REPORT FROM NATIONAL RIGHT TO WORK FOUNDATION – Four workers filed a brief today in the U.S. Court of Appeals for the Seventh Circuit in Chicago challenging President Barack Obama’s recent purported recess appointees to the National Labor Relations Board (NLRB).
David Yost and Ronald Echegaray of Morgantown, West Virginia, Doug Richards of Ligonier, Indiana, and John Lugo of Chicago, Illinois filed the brief with free legal assistance from National Right to Work Foundation staff attorneys.
The workers’ two cases, Richards, Yost, & Echegaray v. Steelworkers and Lugo v. International Brotherhood of Electrical Workers, were consolidated for hearing before the appeals court. The NLRB found in both cases that union bosses illegally forced workers who exercise their right to refrain from formal union membership to “annually renew” their objections to paying full union dues.
But in both cases, the NLRB – filled with President Barack Obama’s legally-suspect appointments – only applied their ruling prospectively to the workers involved in the cases and not retroactively to all workers who have objected in the past to paying full union dues to the respective unions.
Foundation staff attorneys appealed the Board’s decisions to apply its remedy only prospectively, and also challenged Obama’s unprecedented move to install three members on the NLRB as “recess appointees” in January despite the fact that the U.S. Senate was not then in recess.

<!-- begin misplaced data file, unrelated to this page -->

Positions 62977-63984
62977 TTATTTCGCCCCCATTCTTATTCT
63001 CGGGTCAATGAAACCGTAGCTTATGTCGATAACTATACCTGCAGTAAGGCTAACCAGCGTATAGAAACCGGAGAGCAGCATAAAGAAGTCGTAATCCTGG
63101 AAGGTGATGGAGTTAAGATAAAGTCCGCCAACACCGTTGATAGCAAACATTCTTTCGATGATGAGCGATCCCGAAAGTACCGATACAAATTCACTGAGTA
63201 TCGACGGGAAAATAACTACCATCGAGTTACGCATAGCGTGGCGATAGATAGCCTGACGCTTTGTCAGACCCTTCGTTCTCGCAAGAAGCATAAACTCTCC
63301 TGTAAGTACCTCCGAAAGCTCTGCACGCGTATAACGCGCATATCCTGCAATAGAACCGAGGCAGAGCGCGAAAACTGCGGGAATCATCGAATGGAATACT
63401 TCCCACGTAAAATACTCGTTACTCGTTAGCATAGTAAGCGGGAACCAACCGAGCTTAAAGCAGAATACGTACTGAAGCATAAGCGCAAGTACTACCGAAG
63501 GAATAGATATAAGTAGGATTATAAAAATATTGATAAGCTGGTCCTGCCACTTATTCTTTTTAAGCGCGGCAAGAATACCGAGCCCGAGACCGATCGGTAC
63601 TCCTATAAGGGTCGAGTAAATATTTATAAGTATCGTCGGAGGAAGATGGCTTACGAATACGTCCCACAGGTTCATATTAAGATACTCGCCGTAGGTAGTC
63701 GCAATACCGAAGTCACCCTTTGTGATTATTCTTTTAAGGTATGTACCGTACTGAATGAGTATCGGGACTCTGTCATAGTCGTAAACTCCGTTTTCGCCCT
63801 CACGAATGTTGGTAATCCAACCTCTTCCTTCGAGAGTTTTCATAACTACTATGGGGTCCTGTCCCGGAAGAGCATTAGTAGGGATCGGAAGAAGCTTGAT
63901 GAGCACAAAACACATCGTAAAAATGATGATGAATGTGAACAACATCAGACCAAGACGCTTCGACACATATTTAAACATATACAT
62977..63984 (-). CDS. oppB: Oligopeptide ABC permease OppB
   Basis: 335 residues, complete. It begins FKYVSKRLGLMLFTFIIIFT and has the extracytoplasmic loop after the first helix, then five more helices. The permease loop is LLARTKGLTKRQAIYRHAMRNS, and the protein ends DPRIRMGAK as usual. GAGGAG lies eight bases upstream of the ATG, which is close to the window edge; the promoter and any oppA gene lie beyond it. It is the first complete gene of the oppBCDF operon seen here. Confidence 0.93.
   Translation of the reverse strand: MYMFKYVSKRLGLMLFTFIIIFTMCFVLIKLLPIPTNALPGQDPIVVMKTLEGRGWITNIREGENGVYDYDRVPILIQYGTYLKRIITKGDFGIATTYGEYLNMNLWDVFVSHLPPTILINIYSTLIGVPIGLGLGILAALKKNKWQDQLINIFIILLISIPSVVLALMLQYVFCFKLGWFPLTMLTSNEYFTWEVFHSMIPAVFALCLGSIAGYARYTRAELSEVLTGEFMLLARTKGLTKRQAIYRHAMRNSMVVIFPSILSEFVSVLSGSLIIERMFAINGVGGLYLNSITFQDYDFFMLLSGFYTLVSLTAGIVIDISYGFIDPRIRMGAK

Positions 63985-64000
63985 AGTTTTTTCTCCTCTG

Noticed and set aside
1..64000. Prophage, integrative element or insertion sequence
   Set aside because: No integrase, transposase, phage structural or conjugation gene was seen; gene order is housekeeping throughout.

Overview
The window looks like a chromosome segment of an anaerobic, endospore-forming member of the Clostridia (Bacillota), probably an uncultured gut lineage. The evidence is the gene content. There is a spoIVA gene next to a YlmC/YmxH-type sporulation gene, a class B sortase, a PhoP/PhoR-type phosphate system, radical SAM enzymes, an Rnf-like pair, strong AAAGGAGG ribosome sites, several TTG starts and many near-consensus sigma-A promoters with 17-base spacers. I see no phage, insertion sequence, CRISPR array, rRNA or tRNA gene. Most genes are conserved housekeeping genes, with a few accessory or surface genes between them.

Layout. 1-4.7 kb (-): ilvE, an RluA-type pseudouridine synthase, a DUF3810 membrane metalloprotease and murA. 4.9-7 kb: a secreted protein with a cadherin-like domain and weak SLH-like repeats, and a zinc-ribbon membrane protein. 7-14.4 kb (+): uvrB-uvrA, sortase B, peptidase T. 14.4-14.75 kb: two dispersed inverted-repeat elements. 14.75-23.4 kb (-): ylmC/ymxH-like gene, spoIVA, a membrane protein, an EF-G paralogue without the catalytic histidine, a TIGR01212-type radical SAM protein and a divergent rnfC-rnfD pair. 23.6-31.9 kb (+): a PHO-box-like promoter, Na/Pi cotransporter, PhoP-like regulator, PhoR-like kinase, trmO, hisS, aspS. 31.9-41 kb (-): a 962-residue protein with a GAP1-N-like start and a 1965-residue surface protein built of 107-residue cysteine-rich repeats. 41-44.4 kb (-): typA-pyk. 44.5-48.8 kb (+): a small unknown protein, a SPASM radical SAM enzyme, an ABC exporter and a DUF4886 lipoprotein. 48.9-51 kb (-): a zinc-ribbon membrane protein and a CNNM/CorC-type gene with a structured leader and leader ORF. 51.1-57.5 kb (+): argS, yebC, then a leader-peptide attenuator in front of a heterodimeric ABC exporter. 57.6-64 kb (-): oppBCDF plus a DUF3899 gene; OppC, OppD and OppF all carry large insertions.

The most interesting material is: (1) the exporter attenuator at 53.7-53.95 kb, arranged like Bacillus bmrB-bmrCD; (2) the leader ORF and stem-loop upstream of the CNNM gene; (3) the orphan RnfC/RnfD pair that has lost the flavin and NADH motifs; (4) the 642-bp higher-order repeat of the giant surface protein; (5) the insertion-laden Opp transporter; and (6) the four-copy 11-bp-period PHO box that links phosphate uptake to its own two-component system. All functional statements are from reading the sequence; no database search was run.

Foundation staff attorneys argue that the appointments are unconstitutional and, therefore, the Board lacks the quorum necessary to hear any cases. If Obama’s NLRB appointments are unconstitutional, then the Board has only two valid members and lacks a quorum to enact rules or enforce federal labor law under a U.S. Supreme Court precedent established in 2010.
The worker’s cases are among the first in the nation to reach the appellate courts with this issue, and will help set the standard for all further challenges.
“Barack Obama’s so-called recess appointments to the Labor Board clearly violate the U.S. Constitution,” said Mark Mix, President of the National Right to Work Foundation. “Because the Board does not have a legitimate quorum, it must cease handing down rulings in Foundation-supported cases until a legitimate quorum is established.”
The National Right to Work Legal Defense Foundation is a nonprofit, charitable organization providing free legal aid to employees whose human or civil rights have been violated by compulsory unionism abuses. The Foundation, which can be contacted toll-free at 1-800-336-3600, is assisting thousands of employees in nearly 200 cases nationwide. Its web address is www.nrtw.org.